Have you covered this test idea?

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When we test software, the quality of test ideas determines the quality of the tests and the information discovered. Many testers get stuck after a few test ideas. They feel exhausted and bored. If one expects to achieve a broad and deep test coverage, the test ideas must also be broad and deep. Here is an attempt to highlight a repository of test ideas. All of these might not be required for all the applications. Based on your application and the type of tests you need to focus on, pick the relevant test ideas.  

Use case of the Feature

Every feature is built to serve one or more important use
cases. For example, a registration feature’s main use case could be to onboard
new users and create accounts for them in this particular product. The next
time they want to login, they could use the credentials used to register an
account. If the feature registers users but doesn’t save the credentials in the
database or doesn’t allow them to login with the same credentials, then the
purpose of registration as a feature is lost.

As soon as a feature is up for testing, many testers jump to
test the field validations and edge cases. Sometimes, the main use case is not
tested and comes as a surprise after release. I am also guilty of this mistake.
There was a feature which let users register via email or Active Directory. I
had tested for all combinations of email and had never tested the Active
Directory mode of registration. During production testing, it was discovered
and I was asked the question – when was the last time it was tested? When I
answered in the negative, I had learned an important lesson and started testing
for the use case as the first test.


Is the problem

Before the feature came into existence, there must have been
a problem and this feature was planned to solve that problem. Do you as a
tester understand the problem? If you don’t understand the problem, it will be
difficult to appreciate the solution. One would also not be confident if the
actual problem is solved or not. I learned this when I had to test the guided
workflow to generate APNS (Apple Push Notification Service) certificate. Before
testing the new workflow, I experienced the existing way of generating a
certificate which was easily 10-12 steps and error prone at each step. This problem
was to be solved via the workflow. I could now easily relate to the pain in the
old flow and highlight if the new workflow did not remove them.


Known constraints

Multiple validations and messages are highlighted beforehand
to the users in most of the applications. Password policy, maximum file size
limit, minimum members required for a group chat, who can perform certain
actions and so on. These constraints are highlighted to the user. Test those.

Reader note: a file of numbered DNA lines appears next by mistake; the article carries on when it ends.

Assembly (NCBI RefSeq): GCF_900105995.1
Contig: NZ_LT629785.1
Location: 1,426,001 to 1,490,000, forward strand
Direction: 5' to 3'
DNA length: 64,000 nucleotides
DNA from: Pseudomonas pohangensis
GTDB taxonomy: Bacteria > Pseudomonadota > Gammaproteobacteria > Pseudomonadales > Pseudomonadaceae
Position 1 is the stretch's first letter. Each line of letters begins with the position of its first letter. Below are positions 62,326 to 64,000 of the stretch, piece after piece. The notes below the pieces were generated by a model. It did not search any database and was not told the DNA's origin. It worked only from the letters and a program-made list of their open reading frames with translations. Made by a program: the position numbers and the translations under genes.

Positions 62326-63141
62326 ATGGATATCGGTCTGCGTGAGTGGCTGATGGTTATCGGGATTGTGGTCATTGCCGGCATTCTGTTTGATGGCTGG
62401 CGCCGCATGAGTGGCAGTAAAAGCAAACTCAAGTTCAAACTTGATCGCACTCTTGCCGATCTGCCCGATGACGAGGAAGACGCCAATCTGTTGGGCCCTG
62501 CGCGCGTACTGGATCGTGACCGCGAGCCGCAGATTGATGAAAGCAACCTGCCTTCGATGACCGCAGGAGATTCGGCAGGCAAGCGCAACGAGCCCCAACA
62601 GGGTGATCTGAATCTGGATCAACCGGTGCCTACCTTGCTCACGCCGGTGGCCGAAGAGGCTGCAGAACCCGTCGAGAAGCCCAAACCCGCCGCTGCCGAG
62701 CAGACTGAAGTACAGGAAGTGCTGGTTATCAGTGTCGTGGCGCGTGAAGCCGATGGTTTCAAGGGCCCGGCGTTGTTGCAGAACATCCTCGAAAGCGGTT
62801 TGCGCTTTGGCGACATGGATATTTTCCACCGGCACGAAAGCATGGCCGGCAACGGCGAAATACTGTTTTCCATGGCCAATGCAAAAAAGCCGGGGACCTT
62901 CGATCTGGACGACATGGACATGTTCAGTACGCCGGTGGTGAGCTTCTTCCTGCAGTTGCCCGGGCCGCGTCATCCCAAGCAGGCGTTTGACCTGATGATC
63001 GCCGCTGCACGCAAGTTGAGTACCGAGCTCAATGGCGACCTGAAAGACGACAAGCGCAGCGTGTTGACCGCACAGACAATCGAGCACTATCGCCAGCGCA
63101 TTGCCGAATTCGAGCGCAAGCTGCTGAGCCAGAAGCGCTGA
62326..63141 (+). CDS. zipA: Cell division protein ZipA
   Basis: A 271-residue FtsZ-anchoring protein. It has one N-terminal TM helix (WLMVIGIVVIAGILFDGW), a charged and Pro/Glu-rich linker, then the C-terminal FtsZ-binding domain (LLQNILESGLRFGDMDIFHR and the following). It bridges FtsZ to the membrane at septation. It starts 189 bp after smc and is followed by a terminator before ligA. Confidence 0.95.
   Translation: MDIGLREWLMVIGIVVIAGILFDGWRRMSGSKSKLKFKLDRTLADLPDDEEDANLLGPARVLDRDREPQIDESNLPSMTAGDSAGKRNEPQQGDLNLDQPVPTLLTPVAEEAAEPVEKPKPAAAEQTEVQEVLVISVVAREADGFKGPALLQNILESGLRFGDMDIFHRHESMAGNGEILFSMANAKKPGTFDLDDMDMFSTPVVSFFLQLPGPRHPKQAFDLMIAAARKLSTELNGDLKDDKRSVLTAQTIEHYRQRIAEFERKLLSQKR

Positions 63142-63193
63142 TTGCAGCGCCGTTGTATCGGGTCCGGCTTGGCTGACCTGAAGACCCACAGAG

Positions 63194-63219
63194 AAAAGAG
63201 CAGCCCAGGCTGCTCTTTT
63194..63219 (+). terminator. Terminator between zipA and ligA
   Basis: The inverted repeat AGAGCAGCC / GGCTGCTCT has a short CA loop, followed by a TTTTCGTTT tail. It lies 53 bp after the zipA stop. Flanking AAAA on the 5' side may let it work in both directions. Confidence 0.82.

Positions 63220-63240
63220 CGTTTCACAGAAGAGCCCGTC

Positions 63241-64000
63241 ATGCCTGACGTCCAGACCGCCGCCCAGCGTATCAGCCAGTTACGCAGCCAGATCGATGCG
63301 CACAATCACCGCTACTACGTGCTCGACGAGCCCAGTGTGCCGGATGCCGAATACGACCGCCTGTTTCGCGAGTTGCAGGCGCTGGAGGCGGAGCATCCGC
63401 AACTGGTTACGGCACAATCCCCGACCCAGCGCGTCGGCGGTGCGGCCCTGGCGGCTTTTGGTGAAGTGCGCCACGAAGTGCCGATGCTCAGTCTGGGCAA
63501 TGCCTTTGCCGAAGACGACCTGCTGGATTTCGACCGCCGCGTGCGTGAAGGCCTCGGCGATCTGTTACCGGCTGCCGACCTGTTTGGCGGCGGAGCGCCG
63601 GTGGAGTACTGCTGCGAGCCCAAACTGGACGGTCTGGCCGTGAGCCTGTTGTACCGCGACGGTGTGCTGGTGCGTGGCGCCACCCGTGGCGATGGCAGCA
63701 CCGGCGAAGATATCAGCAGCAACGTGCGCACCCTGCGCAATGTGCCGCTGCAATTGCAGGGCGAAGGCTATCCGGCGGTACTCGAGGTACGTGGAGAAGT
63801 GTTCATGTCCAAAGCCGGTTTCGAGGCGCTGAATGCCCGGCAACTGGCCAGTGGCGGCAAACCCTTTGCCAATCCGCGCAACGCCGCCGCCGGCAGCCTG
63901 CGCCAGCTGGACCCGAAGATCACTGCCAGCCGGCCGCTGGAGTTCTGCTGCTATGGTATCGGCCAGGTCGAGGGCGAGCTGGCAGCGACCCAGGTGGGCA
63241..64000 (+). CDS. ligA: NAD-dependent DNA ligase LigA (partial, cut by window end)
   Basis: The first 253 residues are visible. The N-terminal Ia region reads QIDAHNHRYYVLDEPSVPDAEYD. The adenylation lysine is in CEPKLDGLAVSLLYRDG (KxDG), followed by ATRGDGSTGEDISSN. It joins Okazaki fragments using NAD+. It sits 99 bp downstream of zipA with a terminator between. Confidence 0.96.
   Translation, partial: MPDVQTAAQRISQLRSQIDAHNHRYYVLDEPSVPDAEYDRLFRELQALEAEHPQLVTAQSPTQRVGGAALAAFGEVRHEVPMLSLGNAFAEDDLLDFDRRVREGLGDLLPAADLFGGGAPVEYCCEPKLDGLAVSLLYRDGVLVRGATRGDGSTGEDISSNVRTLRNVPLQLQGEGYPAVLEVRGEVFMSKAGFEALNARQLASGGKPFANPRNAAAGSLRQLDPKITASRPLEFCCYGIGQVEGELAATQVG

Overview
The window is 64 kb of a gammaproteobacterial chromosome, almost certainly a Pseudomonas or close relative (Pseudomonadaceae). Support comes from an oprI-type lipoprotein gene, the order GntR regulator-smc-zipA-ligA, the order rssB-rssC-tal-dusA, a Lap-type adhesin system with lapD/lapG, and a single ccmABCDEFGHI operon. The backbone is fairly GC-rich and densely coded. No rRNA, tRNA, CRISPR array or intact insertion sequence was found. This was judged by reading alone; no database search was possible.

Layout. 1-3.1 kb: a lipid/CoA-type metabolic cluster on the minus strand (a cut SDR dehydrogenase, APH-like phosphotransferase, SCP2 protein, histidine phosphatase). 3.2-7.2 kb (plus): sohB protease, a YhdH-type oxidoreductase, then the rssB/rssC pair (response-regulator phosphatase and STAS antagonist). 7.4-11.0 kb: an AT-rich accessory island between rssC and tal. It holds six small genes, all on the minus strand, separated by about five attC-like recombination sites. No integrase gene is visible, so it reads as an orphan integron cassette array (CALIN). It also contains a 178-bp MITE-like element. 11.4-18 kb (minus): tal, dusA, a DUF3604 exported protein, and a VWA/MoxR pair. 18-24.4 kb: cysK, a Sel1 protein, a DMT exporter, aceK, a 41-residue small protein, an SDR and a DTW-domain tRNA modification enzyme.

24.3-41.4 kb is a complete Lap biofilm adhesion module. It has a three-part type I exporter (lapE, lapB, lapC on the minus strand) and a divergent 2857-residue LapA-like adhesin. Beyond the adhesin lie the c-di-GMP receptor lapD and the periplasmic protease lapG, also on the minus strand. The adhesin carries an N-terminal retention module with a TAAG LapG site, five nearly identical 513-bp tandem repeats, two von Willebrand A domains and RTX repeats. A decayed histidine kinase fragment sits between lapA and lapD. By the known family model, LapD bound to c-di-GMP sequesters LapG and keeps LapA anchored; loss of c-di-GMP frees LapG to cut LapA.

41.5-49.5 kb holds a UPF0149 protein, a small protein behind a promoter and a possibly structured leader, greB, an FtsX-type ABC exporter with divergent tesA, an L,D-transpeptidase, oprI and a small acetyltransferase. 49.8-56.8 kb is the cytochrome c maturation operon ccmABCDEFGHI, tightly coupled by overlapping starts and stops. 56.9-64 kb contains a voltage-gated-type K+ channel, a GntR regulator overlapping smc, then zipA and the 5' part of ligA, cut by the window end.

Also, look out for constraints that are not documented but
are present in the system.

Test if those constraints are necessary or not.

If necessary, get them documented unless it is a security

If they are not necessary, get them removed from the

Client side vs Server side validation: Also check if there
is server side validation too or just the client side validation is fooling



Then I start thinking about the users – both intended and unintended users. Are the intended users able to carry out their day to day use cases with the application? What would be their top five use cases? If you don’t understand the users, you might be spending time on features which the user would never use. Even if the features are the same, the way they are used will definitely change. In one of the releases, we had changed the way users could reset their password. We had introduced the security questions and removed the phone number. The application worked well for new users who were asked the security questions. The old users who were onboarded before the addition of security questions couldn’t reset their passwords. It is a good idea to make a list of users and think how would they interact with the product. A sample list could be


  • new users
  • existing users
  • migrating from competition
  • blacklisted users
  • hibernating users
  • premium users
  • loyal users
  • hackers
  • competition trying to learn about your product


Field Validations

What kind of validations are present for each field? Are they reasonable? Are they highlighted before a user can violate them? I have encountered multiple applications where the password policy is not mentioned beforehand and the user has to discover the allowed length, valid characters, password rules, repetition policy all by experimentation. It is useful to display the validation message beforehand. The application should help users save time. If the application makes the user feel helpless and frustrated, the chances of them shifting to the competition increases manifold.